THIS study of Courbet’s head by Courbet for picture by Courbet is one of his best pieces of work; and it is incontestably stronger than ‘L’Homme a la another fine Courbet. This fine profile was painted at Montpellier, at M. Bruyas’s, during the happiest time of the painter’s life, when he had still some self-control, though he was even then inclined to fling himself into any new absur ity that cropped up.
” It really is a fine profile, a genuine Courbet! The real, the only, the unique Courbet of those days! Still simple, still rejoicing in everything, above all in being Courbet; sometimes witty without the least spark of culture, almost charming, even in his egoistic rodomontades. Ah! What a fine fellow he was in his natural boorishness and his heavy-handed malice; still temperate, not in speech, but in appetite, and comparatively respectable, though already a haunter of cafés, a fly-by-night, too noisy and full of laughter, roaring with laughter, laughing at nothing, at everything, shouting with laughter, so that you could sometimes hear him from the gate to the Castle of Peyrou, and from one end to the other of the Esplanade.
“He had a most attractive face, in spite of his low fore-head, and his conical head, that looked as though it had been moulded in Ingres’s skull-cap, or the broad-brimmed hat of Ulysses. Yes: this picture of Courbet as he was then, so finely and firmly drawn, is worthy of Velasquez, though it is painted with a violent egoism, quite startling in some of its details… Perhaps Courbet stripped his neck in preparation for the Fair Unknown who should be yearning for him, crazy about his work, the woman he had sought in Paris, though she never existed, save in his imagination and the jest of one of his friends who was pulling his leg.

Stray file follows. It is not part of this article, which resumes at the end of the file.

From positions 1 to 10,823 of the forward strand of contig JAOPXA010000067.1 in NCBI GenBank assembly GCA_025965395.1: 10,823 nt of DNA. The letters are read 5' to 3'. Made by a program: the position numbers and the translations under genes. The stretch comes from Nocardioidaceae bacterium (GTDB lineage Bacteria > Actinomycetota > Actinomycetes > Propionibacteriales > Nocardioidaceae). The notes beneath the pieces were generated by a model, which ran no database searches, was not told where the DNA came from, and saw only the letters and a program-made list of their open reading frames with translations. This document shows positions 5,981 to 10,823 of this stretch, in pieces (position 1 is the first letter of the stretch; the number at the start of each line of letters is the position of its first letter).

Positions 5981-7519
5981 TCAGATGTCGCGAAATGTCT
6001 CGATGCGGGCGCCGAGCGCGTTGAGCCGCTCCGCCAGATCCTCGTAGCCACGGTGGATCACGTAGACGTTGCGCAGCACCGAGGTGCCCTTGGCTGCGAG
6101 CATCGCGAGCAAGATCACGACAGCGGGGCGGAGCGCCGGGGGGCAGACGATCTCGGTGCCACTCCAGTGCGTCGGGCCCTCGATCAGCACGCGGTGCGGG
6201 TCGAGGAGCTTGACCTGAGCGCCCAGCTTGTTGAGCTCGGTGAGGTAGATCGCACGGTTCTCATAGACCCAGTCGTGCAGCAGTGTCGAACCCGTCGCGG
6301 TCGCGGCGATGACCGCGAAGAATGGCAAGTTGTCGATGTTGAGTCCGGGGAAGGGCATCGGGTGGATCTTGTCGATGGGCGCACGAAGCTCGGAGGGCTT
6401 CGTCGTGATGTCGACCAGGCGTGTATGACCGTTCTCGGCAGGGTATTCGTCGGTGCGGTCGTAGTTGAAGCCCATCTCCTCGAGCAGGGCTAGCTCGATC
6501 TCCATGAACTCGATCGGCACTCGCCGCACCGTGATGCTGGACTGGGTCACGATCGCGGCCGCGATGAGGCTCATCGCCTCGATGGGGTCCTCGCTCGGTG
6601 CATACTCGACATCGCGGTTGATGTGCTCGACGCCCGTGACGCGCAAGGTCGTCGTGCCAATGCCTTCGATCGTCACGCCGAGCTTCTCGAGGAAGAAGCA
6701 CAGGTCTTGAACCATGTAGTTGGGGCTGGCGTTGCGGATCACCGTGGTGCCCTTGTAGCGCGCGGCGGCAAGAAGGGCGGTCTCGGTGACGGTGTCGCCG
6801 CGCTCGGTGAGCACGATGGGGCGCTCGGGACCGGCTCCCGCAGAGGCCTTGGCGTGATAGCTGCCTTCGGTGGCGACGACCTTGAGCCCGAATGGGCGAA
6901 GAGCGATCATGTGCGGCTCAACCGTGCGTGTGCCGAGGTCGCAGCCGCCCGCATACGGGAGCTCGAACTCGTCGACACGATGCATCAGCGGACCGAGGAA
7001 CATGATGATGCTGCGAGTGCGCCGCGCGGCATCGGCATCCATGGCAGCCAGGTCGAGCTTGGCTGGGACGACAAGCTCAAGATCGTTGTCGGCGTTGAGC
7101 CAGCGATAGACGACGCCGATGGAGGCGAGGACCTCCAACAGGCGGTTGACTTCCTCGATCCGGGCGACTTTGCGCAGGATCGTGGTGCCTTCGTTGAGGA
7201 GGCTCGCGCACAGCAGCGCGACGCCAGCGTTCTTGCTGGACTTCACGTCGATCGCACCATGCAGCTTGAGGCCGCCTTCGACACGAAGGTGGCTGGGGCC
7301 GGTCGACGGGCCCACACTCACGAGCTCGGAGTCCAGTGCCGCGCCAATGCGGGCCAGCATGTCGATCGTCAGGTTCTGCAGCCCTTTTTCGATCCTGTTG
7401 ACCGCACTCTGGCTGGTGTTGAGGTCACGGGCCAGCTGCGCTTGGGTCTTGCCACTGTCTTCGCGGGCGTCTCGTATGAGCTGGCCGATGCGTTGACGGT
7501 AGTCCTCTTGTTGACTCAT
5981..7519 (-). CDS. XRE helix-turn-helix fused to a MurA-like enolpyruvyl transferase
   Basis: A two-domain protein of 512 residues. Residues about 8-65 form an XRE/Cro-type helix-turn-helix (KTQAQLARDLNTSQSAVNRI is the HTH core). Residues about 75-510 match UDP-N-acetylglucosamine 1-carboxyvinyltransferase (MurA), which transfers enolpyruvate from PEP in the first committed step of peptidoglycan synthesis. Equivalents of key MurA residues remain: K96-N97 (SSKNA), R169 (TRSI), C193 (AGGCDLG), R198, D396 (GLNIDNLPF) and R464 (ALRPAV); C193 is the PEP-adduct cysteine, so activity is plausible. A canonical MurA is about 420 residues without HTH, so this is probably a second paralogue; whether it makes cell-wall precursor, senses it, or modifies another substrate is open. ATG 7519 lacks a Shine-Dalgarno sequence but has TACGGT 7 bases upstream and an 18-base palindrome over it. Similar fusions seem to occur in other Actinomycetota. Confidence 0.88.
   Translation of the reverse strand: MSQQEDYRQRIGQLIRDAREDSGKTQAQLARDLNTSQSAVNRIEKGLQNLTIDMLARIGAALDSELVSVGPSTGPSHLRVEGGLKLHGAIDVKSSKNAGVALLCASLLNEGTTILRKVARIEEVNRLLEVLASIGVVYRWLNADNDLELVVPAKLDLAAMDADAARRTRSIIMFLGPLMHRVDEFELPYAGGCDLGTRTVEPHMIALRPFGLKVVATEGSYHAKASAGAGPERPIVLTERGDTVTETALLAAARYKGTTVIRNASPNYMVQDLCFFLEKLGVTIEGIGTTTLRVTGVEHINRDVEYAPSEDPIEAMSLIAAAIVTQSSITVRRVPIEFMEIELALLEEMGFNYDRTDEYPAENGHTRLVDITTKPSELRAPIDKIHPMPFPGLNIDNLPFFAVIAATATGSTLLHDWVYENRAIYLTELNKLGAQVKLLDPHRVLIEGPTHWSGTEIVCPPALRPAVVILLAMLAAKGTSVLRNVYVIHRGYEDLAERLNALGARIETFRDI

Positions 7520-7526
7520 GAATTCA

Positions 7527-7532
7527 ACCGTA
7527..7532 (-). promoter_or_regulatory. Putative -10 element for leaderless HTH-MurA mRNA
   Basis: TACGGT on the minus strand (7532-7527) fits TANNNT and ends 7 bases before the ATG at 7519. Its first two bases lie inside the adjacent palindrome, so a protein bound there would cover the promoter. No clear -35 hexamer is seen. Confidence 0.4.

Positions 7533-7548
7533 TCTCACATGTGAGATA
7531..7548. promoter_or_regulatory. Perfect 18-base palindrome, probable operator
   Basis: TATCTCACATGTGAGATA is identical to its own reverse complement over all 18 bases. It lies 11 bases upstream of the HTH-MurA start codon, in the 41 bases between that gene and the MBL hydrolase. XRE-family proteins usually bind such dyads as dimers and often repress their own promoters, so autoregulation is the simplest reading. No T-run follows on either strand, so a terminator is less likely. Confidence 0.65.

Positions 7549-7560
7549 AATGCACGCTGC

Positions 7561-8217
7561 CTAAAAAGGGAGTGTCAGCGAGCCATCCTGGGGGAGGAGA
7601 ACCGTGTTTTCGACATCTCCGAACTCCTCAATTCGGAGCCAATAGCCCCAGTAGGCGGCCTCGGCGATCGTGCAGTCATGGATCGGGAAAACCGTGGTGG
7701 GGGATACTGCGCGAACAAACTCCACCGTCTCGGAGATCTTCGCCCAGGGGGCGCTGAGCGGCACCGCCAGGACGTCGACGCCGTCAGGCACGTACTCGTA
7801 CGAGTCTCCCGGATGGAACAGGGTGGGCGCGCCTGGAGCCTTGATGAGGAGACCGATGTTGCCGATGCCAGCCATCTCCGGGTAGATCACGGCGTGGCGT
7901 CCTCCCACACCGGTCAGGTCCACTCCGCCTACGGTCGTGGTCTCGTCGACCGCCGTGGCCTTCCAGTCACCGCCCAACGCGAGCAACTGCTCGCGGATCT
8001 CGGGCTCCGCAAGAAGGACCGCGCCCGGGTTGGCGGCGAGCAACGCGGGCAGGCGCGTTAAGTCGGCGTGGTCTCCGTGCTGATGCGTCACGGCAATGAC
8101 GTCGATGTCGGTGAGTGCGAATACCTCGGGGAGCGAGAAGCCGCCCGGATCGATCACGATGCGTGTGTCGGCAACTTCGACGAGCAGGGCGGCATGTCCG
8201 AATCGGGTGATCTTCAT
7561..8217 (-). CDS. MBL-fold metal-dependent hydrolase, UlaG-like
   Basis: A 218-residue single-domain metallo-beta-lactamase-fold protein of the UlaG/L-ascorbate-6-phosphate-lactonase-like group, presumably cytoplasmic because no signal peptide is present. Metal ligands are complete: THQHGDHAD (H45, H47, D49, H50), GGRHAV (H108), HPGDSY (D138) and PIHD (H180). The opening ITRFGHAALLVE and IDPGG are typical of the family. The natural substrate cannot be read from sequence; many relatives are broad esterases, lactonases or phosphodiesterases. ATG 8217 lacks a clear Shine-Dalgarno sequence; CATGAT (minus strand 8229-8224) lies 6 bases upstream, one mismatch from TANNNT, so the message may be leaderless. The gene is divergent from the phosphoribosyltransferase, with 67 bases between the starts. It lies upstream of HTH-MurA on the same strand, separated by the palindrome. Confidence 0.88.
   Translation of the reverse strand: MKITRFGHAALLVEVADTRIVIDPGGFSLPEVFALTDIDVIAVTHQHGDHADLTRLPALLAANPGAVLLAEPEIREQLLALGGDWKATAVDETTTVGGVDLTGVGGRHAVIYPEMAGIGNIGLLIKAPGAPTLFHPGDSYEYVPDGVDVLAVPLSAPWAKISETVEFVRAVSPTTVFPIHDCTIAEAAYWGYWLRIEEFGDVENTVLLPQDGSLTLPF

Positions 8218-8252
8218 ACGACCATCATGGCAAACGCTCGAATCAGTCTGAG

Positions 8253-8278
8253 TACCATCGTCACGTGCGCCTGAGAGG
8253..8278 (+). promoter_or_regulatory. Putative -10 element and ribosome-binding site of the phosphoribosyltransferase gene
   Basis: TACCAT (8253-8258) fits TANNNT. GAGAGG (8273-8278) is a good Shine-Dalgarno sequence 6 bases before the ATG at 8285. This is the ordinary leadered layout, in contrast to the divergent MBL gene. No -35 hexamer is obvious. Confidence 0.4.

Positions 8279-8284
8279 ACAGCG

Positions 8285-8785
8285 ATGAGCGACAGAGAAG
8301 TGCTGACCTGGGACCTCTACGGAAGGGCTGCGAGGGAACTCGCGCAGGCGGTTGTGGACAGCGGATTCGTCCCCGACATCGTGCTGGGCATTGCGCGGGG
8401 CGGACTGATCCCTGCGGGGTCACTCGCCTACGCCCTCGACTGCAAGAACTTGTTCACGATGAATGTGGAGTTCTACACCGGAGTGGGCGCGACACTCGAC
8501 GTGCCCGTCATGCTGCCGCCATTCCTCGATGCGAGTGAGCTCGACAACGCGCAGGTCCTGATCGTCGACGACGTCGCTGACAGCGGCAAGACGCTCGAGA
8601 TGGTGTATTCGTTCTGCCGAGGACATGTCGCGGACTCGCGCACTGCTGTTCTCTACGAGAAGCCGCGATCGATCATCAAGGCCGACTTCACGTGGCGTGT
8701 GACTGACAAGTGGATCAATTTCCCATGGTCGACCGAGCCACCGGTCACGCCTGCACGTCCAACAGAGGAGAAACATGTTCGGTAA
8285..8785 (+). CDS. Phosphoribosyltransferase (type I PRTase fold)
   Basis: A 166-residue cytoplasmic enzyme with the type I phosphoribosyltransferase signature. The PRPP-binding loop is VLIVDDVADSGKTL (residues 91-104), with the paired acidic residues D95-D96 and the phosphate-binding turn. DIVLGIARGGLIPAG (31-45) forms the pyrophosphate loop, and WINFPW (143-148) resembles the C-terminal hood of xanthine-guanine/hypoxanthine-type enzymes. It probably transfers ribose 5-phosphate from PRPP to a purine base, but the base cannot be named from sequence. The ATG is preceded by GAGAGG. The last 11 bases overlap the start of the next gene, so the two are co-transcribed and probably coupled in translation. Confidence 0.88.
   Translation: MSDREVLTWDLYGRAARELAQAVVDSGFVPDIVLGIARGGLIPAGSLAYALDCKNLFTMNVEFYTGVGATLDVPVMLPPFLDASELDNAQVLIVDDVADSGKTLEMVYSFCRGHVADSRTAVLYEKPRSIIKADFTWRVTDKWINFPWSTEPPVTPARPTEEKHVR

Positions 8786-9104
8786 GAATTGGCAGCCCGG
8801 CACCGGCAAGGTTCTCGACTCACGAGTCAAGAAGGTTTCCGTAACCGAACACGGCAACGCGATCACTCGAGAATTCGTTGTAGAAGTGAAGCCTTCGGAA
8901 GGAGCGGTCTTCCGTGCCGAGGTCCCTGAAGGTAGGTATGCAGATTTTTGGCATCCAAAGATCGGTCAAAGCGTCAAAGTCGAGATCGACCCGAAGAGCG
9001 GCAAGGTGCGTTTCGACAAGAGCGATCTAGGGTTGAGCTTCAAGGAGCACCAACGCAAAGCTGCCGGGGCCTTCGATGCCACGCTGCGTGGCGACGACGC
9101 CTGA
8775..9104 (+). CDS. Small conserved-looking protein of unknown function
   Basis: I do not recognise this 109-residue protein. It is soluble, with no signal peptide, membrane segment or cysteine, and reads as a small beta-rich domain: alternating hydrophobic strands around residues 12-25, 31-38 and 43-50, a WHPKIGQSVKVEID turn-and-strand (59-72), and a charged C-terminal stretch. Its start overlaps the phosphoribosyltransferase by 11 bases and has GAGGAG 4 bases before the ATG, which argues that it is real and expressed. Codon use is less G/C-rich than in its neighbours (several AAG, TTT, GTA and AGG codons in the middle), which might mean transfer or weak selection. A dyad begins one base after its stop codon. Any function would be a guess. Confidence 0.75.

“But then Courbet had so many reasons for loving himself, infinitely more than he knew himself. His fame, first of all; his ideas; his mirror; a white skin, of a beautiful soft texture and a swarthy tinge, as yet uncoarsened; very fine features, a straight nose, velvety eyes, a small ear and silky hair, black as a crow’s wing. . .. In a word, this beautiful, memorable profile is Courbet, the ineffable Courbet… With a few technical reservations, especially as regards intelligence and taste, this picture maybe said to be the very top of the presumptuous talent which has been so justly belauded in spite of its distressing weaknesses.”
Théophile Silvestre’s malicious commentary adds so much vitality to the splendid portrait in the Bruyas collection that we may be pardoned for having quoted it in full.